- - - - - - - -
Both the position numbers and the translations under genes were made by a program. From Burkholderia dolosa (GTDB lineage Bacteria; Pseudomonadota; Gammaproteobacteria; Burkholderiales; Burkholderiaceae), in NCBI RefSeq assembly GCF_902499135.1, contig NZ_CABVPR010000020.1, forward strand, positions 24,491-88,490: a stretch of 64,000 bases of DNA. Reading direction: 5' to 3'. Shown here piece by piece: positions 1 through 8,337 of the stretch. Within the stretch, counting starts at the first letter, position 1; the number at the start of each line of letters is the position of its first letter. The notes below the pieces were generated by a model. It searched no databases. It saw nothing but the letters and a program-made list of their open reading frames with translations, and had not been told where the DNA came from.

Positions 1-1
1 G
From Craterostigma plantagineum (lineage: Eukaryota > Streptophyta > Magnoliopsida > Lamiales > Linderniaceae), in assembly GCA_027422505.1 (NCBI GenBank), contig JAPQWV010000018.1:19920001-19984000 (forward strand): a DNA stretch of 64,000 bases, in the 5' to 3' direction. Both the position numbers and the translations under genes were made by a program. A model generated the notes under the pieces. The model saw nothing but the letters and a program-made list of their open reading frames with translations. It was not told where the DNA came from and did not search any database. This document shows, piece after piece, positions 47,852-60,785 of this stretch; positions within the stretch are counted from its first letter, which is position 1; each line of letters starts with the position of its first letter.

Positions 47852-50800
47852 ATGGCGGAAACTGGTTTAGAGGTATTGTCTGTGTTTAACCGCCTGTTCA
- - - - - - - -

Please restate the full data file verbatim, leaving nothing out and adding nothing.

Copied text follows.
Both the position numbers and the translations under genes were made by a program. From Burkholderia dolosa (GTDB lineage Bacteria; Pseudomonadota; Gammaproteobacteria; Burkholderiales; Burkholderiaceae), in NCBI RefSeq assembly GCF_902499135.1, contig NZ_CABVPR010000020.1, forward strand, positions 24,491-88,490: a stretch of 64,000 bases of DNA. Reading direction: 5' to 3'. Shown here piece by piece: positions 1 through 8,337 of the stretch. Within the stretch, counting starts at the first letter, position 1; the number at the start of each line of letters is the position of its first letter. The notes below the pieces were generated by a model. It searched no databases. It saw nothing but the letters and a program-made list of their open reading frames with translations, and had not been told where the DNA came from.

Positions 1-1
1 G
From Craterostigma plantagineum (lineage: Eukaryota > Streptophyta > Magnoliopsida > Lamiales > Linderniaceae), in assembly GCA_027422505.1 (NCBI GenBank), contig JAPQWV010000018.1:19920001-19984000 (forward strand): a DNA stretch of 64,000 bases, in the 5' to 3' direction. Both the position numbers and the translations under genes were made by a program. A model generated the notes under the pieces. The model saw nothing but the letters and a program-made list of their open reading frames with translations. It was not told where the DNA came from and did not search any database. This document shows, piece after piece, positions 47,852-60,785 of this stretch; positions within the stretch are counted from its first letter, which is position 1; each line of letters starts with the position of its first letter.

Positions 47852-50800
47852 ATGGCGGAAACTGGTTTAGAGGTATTGTCTGTGTTTAACCGCCTGTTCA